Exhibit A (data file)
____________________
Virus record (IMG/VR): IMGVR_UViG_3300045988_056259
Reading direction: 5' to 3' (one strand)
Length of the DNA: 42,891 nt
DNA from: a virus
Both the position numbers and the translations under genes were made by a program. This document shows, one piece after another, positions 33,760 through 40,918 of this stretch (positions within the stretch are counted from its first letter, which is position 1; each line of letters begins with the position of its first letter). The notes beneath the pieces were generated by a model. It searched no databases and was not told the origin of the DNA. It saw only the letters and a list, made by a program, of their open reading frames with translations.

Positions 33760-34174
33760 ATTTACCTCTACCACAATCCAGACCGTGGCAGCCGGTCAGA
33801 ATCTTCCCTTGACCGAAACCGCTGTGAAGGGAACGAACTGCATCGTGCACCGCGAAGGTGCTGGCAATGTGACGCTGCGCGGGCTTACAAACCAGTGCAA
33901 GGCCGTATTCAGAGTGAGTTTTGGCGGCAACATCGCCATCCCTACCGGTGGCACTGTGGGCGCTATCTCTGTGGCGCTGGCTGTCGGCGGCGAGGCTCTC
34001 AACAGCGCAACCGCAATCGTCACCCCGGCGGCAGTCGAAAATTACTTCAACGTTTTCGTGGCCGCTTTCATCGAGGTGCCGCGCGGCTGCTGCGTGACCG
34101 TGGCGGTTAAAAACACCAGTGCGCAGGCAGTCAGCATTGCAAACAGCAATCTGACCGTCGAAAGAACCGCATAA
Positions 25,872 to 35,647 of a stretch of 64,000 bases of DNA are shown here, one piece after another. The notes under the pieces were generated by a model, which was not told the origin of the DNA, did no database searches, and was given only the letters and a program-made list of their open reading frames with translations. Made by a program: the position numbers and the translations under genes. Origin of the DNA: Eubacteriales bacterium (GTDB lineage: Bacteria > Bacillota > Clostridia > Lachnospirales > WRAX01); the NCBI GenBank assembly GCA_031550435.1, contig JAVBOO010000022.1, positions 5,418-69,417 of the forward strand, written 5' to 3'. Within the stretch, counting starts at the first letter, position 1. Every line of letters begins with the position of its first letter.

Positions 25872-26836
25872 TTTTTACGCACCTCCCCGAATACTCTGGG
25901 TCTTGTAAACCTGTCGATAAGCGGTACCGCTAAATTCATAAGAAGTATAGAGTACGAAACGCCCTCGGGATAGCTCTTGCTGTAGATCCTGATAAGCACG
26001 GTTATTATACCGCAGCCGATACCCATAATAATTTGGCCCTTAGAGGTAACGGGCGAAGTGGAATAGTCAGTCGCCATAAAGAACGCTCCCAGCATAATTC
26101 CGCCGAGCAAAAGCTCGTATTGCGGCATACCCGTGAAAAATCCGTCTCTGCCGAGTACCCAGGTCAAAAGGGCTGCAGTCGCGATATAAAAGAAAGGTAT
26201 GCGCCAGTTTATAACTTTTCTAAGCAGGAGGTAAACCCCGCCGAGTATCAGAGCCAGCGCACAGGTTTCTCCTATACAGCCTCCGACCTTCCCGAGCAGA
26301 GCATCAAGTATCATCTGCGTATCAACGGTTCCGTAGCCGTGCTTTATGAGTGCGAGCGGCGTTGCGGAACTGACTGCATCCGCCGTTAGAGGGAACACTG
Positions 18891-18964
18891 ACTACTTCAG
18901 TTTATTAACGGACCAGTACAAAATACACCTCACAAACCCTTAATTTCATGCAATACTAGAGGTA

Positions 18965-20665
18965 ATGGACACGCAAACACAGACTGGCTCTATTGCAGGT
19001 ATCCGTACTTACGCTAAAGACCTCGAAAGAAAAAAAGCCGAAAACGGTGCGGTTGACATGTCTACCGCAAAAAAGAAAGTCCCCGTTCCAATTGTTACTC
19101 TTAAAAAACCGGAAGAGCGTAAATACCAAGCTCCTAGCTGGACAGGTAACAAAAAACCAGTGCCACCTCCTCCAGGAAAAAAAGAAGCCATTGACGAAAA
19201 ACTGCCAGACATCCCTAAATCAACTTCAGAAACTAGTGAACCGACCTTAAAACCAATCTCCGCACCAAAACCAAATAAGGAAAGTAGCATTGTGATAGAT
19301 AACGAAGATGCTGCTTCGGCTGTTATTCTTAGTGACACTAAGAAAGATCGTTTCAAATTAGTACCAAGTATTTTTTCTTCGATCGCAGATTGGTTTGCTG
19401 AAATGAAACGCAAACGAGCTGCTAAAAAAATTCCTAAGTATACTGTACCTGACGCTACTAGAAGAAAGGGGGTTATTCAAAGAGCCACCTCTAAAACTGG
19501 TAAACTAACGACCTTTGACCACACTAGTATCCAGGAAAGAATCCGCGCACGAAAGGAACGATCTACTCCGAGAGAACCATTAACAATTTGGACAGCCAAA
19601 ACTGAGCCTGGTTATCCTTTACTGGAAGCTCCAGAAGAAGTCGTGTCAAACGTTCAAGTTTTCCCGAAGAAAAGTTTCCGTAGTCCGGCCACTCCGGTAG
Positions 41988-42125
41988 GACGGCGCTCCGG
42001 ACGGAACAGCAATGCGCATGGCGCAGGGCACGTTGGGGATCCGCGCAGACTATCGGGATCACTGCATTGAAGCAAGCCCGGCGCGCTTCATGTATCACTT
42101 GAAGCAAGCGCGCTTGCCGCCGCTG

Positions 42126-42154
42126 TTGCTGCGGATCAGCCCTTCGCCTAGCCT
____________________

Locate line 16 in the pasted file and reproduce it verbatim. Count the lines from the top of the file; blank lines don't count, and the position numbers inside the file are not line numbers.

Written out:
26001 GTTATTATACCGCAGCCGATACCCATAATAATTTGGCCCTTAGAGGTAACGGGCGAAGTGGAATAGTCAGTCGCCATAAAGAACGCTCCCAGCATAATTC